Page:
• A consent form must be completed and signed by parents.
  • A witness should be present when giving medicine.

Receiving instructions and consent from parents includes:

  • Child's name
  • Name of medication
  • Dosage
  • Agreed time of administration
  • Signed by parents

Administration of medicine:

  • Wash hands
  • Check medicine is in date
  • Check medicine is labelled with the right name
  • Check how much has to be given and when
  • Check route of administering medication: by mouth, into ear/eye or rubbed on skin.
  • Once given , record in a book: date, time and dosage.

Storage of medicine:

  • Store medicine safely: antibiotics should be stored in the fridge and other medicines should be stored in a locked cupboard.
  • Asthma halers and adrenalin pens should not be locked away and be quickly and easily accessible.
Legislation Main point Linked to policy at work setting
Health and Safety at Work Act 1974 Employer responsible for provide a safe work condition. Make provision for securing the health, safety and welfare of persons at work, for protecting others against risks to health or safety. Employers must identify and reduce any possible hazards. Carry out daily risk assessment in the setting. Examine the place to ensure that cables are not loose or hanging. Electric socket covers are in place. Wet floors are wiped. Toys are clean.
Reporting of Injuries, Diseases and Dangerous Occurrences Regulations (1995).
Employers, the-self-employed and those in control of premises must report specified workplace incidents such as unconsciousness, fracture, burns, contact with dangerous chemicals, loss of sight, electric shock etc. Record any accidents, injuries or incidents in the accident book.

Risk assessment should also be carried out. Proper medical/ first aid and care should be in place.
Manual Handling Operations Regulations 1992 Individuals should consider the weight of the equipment and how it should be used, carried or moved in a manner that does not put strain on the body. Learn the principle of moving and carrying object to prevent back injuries and accidents. Individuals should consider how to operate devices in a safe manner. Also consider how to reduce danger by the use of protective garments etc. Lifting children and heavy boxes. Picking up toys.
Fire Precautions (Workplace) Regulations 1997 All staff should have knowledge of the evacuation procedures and practice regular fire drills. Fire exits must be unlocked and free from obstruction. Premises must have fire extinguishers and fire blankets for the kitchen. Regularly practice fire evacuation at different times and using all available exits. Exit doors normally closed for the safety of children are opened in the case of emergency. Carry out regular checks on the fire extinguishers and ensure that fire blankets are in place.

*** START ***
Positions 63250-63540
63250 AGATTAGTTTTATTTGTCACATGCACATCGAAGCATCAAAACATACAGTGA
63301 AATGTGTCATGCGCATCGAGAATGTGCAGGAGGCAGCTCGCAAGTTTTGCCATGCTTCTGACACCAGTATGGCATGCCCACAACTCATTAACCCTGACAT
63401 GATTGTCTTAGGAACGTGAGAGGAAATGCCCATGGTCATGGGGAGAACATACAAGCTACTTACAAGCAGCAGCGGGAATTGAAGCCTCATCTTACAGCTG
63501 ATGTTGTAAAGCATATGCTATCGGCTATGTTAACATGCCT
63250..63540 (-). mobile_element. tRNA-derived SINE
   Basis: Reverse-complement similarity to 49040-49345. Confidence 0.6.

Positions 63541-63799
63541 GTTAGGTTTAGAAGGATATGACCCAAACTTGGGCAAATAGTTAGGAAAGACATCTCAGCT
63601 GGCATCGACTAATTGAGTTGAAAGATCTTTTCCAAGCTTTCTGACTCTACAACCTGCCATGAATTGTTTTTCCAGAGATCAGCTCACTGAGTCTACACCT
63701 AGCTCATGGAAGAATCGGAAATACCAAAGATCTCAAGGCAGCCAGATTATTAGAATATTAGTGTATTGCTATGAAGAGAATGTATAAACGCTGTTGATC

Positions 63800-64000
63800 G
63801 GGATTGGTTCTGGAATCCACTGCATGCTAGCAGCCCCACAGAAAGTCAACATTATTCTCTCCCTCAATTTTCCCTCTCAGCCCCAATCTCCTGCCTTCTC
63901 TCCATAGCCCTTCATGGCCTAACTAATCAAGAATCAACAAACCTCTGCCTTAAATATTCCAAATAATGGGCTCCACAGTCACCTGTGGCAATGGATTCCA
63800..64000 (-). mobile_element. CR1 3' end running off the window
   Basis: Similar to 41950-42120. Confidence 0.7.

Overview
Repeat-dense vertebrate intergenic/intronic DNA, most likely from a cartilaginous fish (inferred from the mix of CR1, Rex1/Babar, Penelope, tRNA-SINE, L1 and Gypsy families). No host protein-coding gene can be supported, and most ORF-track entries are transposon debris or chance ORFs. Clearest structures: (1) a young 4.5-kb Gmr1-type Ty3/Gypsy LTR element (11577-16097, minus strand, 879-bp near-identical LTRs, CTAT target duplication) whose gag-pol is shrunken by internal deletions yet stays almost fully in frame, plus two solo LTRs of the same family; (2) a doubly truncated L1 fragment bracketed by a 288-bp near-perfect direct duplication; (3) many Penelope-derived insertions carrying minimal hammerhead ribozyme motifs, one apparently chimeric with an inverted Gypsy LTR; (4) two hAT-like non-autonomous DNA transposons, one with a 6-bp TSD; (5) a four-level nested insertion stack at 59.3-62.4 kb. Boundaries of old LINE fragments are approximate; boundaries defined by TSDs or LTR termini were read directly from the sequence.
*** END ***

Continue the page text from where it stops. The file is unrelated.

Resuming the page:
Food Handling Regulations 1995 When handling food, staff must wash hands before preparing food. Work surfaces and all utensils used must be clean. Store food safely at correct temperature. All waste must be discarded hygienically Separate chopping board used for vegetable, fruits and meat products. Gloves and apron are worn when handling and serving food. Work surface are cleaned before and after preparing food. Separate sinks used for hand washing and preparing food.

Non-medical incidents:

  • Gas leak

  • Power cut

  • No electric / heating or hot water

  • Damage to the premises

  • Bomb threat

  • Floods / bad weather

  • Shortage of staff

What procedures would you follow if the above were to
happen in your work setting?

Click on the quiz below and see how much you have learned. Quiz on Health and Safety

Click below for topic Mu 2.4 in pdf format


DFE (2014) Development Matters in the Early Years Foundation Stage (EYFS)

DFE (2014). Statutory framework for the early years foundation stage

DEF(2014). Early years (under 5s) foundation stage framework (EYFS)

DFE (2014) Keeping children safe in Out of hours provisions

DFE(2014) Early Years Outcomes

Parents - guide to EYFS (2014)

What to expect and when (2014)

The British Association for Early Childhood Education
(Supported by DFE)

Every Child Matters 2003)

Effective Pre-school and Primary Education 3-11 Project (2003-2008)

DFE (2008) Effective Pre-School and Primary Education 3-11 Project (EPPE 3-11)

Parliament (2003) Every Child Matters

Tassoni et al (2010) Level 3 Diploma Children and Young People's Workforce (Early Learning and Childcare). Pearson: Harlow Essex

Caroline Meggit et al (2011) CACHE Level 3 Children and Young People's Workforce Diploma: Early Learning and Child Care. Hodder Education: London

DFE (2014). Statutory framework for the early years foundation stage

DFE (2014) Keeping children safe in Out of hours provisions

DFE(2014) Early Years Outcomes

Parents guide to EYFS (2014)

What to expect and when (2014)

The British Association for Early Childhood Education
(Supported by DFE)

Every Child Matters 2003)

Effective Pre-school and Primary Education 3-11 Project (2003-2008)

DFE (2008) Effective Pre-School and Primary Education 3-11 Project (EPPE 3-11)

Parliament(2003) Every Child Matters